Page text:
Reusable rocket returns upright In this photo provided by Blue Origin taken on Monday, Nov. 23, 2015, an unmanned Blue Origin rocket blasts off in West Texas. (Blue Origin via AP)
Reusable rocket returns upright

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A private space company has announced that it landed a rocket upright and gently enough to be used again, a milestone in commercial aeronautics.
Reusing rockets, rather than discarding them, would be a big step toward making space flight less expensive.
The achievement produced "the rarest of beasts: a used rocket," Jeff Bezos, founder of the company Blue Origin, said in a statement. He is the CEO of Inc.
Another private company, SpaceX, has tried to land boosters upright on a barge in the ocean but so far has failed. It has recorded soft landings on the ground by rockets that flew less than a mile high, an altitude far lower than what the new test achieved.
Blue Origin said the unmanned flight took place in November at its site in Van Horn in West Texas. The secretive company, based in Kent, Washington, did not invite reporters to attend. Its first test flight happened in April.
Its New Shepard vehicle consists of a capsule that is designed to take people into space for suborbital flights someday, and a booster. In this flight, the booster soared about 62 miles high and released the capsule, which parachuted to the ground.
After the separation, the booster began falling back to Earth. It slowed its descent by firing its engine, starting at about 4,900 feet above ground. It was descending at just 4.4 mph when it touched down at the launch site, still standing up, the company said.
"It's really a major step forward toward reusability," John M. Logsdon, professor emeritus at the George Washington University's Space Policy Institute, said in an interview. Although NASA space shuttles were also reusable after returning to Earth safely, they were far more expensive than rockets, he noted.
"The goal here is low-cost reusability," Logsdon said.

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Why is a reusable rocket both rare and desirable?
Write your answers in the comments section below

  • cesaro-ali
    12/02/2015 - 11:57 a.m.

    Nasa should be more careful of what are they going to do to rockets like not make them turn them around. And think what are they going to do now.

  • TehyaWhite-Ste
    12/02/2015 - 12:42 p.m.

    It is rare because it could get broken up in space and because they could lose parts but at the same time it is desirable because it would save a lot of money.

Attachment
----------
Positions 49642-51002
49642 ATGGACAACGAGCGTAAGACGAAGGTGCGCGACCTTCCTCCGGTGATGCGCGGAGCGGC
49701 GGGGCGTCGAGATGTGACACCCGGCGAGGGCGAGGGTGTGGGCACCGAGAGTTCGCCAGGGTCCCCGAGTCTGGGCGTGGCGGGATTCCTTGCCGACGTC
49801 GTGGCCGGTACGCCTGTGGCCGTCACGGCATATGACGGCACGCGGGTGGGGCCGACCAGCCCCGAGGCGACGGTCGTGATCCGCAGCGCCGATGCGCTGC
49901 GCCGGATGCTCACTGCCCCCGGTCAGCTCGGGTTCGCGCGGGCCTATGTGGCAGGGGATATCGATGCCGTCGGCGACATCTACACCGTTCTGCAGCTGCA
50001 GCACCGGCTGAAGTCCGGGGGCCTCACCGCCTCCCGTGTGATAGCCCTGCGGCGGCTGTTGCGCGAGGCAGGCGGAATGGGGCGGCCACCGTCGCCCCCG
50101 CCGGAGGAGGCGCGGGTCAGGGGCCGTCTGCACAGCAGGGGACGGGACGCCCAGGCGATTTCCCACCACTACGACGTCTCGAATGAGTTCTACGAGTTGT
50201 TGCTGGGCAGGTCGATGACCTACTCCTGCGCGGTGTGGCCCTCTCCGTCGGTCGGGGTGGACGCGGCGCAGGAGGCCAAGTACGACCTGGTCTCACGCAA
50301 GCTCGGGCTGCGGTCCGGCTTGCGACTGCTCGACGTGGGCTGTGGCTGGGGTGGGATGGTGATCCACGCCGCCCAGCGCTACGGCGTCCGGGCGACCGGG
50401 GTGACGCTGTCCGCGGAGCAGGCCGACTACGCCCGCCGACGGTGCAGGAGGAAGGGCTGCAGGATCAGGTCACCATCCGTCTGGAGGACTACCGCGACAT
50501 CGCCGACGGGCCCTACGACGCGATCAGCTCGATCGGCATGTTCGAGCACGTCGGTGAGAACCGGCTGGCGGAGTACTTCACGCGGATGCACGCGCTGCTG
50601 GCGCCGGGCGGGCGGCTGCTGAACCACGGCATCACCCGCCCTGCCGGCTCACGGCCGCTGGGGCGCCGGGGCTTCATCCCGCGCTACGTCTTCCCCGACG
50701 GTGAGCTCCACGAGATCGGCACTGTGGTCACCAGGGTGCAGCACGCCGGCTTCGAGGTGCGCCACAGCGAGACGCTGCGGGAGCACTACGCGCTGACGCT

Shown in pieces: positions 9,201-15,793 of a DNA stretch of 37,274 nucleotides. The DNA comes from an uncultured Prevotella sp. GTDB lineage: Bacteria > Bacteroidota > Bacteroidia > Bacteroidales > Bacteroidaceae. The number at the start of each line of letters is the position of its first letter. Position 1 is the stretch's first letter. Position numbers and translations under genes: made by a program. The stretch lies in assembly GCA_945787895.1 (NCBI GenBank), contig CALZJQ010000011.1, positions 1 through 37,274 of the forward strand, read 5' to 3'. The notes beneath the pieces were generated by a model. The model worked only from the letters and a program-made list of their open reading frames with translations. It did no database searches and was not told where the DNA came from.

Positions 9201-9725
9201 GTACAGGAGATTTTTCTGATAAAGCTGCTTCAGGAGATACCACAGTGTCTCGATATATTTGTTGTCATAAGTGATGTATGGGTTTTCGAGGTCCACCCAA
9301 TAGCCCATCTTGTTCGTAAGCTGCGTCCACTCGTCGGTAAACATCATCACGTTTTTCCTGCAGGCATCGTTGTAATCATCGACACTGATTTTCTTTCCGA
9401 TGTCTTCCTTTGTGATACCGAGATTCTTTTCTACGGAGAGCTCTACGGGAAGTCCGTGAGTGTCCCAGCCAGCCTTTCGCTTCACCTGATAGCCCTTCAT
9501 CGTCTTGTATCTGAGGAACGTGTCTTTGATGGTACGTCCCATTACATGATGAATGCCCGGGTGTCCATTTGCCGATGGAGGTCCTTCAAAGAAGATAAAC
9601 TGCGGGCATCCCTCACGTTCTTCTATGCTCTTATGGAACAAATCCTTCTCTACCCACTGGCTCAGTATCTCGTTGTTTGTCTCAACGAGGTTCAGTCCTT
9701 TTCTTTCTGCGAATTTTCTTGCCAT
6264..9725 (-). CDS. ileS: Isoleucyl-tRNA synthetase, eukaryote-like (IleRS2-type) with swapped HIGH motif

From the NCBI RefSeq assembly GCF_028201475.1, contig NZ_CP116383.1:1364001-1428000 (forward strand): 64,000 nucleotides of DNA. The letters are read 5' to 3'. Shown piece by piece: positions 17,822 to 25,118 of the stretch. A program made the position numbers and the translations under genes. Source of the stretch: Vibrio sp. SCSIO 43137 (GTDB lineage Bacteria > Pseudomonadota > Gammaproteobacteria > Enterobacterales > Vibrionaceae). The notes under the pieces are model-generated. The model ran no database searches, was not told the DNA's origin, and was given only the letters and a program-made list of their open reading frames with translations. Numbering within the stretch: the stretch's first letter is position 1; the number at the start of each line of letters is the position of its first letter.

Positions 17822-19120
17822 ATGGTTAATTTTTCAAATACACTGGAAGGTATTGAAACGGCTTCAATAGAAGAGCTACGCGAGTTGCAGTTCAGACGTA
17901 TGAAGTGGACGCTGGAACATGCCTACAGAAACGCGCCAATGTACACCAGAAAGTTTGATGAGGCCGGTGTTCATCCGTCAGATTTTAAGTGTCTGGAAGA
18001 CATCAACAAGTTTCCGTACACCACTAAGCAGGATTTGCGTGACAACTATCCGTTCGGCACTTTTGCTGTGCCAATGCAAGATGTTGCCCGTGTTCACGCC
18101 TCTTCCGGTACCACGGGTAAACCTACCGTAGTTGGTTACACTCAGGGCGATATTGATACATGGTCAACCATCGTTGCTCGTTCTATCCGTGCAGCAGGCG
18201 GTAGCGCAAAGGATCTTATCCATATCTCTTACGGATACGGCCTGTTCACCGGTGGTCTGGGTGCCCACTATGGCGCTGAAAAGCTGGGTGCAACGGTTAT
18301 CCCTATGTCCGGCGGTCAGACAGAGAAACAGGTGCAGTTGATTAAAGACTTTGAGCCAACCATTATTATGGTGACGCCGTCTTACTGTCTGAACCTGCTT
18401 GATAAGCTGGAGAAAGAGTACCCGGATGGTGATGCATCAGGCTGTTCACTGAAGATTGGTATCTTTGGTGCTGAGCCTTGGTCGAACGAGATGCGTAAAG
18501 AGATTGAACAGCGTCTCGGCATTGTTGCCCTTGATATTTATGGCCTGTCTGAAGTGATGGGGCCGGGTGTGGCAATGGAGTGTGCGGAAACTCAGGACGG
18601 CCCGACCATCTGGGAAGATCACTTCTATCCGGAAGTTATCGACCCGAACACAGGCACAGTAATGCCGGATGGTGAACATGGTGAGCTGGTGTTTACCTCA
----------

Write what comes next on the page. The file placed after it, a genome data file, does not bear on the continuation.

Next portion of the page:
• ShawnaWeiser-Ste
    12/02/2015 - 04:02 p.m.

    Reusable rockets, that's something new. I would love to be able to go to space. If the landing is decent and our technology has advanced, maybe I would be able to carry out that dream.

  • kbeatty-cel
    12/04/2015 - 10:10 a.m.

    This is definitely newsworthy. It shows great advances with space travel and can save companies money. The lead starts out with who the article is about so you're not stuck trying to figure it out.

  • holdeno-3-bar
    12/04/2015 - 06:24 p.m.

    Reusable rockets are both rare and desirable because most spacecraft don't return to Earth safely. When discussing the pros of reusable rockets, the author says, "Reusing rockets, rather than discarding them [...] make[s] space flight less expensive" (par. 2) Most rocket engines crash-land to Earth, rendering them unusable. Reusable rockets then become rare, because of how few rockets there are that return to Earth safely. As a result, reusable rockets become desirable because it costs less to just refuel a rocket than to entirely build a new one.
    I was surprised by this article because it entailed unforeseen achievements in science.

  • kaelanr-pay
    12/08/2015 - 11:06 a.m.

    Throughout this article I have learned various things.I also the fact that a reusable rocket returned back to the earth upright. This shows different adaptations or innovations in science.

  • ivannac-pay
    12/08/2015 - 11:09 a.m.

    This is an amazing article. Being able to reuse rockets for other space missions is great. This way we can save tax money and be able to reuse rockets, not just throw them into the ocean or something. Also, another way i think they should be able to recycle is by melting or taking apart the rocket and reusing the parts that can still be used.

  • savanahg-pay
    12/08/2015 - 11:09 a.m.

    I think it's great that there is hope for a rocket to become reusable. It means less money for the equipment and more money for my college tuition. I still think reusing inner parts of the rocket, rather than the rocket itself, is a lot safer. This is great information though.

  • robertc-pay
    12/08/2015 - 11:11 a.m.

    This article is very interesting.I think the reusable is desirable because it is a new thing and it can save a lot of money.

  • graysone-pay
    12/08/2015 - 12:15 p.m.

    I believe that a reusable rocket is rare because everything needs to be on time. The parachute needs to release on time, the engine needs to start and stop at an exact time,etc.
    A reusable rocket is also desirable because as Malcolm Ritter states "Reusing rockets, rather than discarding them, would be a big step toward making space flight less pricey." I also thought that this truly is the next step from entering a new generation of space exploration.

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